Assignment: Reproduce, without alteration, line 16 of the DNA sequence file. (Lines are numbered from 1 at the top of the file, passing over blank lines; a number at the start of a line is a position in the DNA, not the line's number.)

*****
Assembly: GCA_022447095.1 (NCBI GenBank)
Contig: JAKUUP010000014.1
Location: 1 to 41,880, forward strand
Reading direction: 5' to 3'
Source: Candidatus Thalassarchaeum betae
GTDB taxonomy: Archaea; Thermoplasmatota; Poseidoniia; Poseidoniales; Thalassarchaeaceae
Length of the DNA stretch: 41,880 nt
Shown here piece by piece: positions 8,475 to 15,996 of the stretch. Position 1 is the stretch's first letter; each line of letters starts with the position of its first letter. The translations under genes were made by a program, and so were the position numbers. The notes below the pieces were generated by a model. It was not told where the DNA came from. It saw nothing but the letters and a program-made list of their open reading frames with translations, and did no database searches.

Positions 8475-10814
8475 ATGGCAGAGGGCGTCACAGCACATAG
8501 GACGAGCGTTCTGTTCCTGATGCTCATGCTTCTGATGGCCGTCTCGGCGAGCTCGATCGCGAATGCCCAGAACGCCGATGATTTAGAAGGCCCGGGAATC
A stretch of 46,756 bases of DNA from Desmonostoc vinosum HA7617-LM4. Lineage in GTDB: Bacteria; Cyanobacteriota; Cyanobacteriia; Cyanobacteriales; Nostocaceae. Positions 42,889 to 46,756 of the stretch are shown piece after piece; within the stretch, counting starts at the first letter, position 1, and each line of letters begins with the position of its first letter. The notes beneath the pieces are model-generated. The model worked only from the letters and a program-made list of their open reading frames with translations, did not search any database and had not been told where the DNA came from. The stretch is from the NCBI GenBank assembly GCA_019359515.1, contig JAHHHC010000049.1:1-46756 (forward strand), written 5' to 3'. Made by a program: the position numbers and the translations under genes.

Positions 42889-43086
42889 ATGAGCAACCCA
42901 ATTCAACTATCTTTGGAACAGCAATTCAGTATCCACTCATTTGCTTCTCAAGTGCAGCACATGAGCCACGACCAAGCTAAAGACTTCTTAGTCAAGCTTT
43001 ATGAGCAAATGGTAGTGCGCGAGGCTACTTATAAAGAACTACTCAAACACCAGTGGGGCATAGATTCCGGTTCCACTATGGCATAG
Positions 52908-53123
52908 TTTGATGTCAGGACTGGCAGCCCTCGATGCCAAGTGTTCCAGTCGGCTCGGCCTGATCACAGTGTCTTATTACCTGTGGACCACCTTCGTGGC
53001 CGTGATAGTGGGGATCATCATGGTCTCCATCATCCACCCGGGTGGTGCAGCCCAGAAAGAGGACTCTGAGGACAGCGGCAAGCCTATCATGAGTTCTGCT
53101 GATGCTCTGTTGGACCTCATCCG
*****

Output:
43001 ATGAGCAAATGGTAGTGCGCGAGGCTACTTATAAAGAACTACTCAAACACCAGTGGGGCATAGATTCCGGTTCCACTATGGCATAG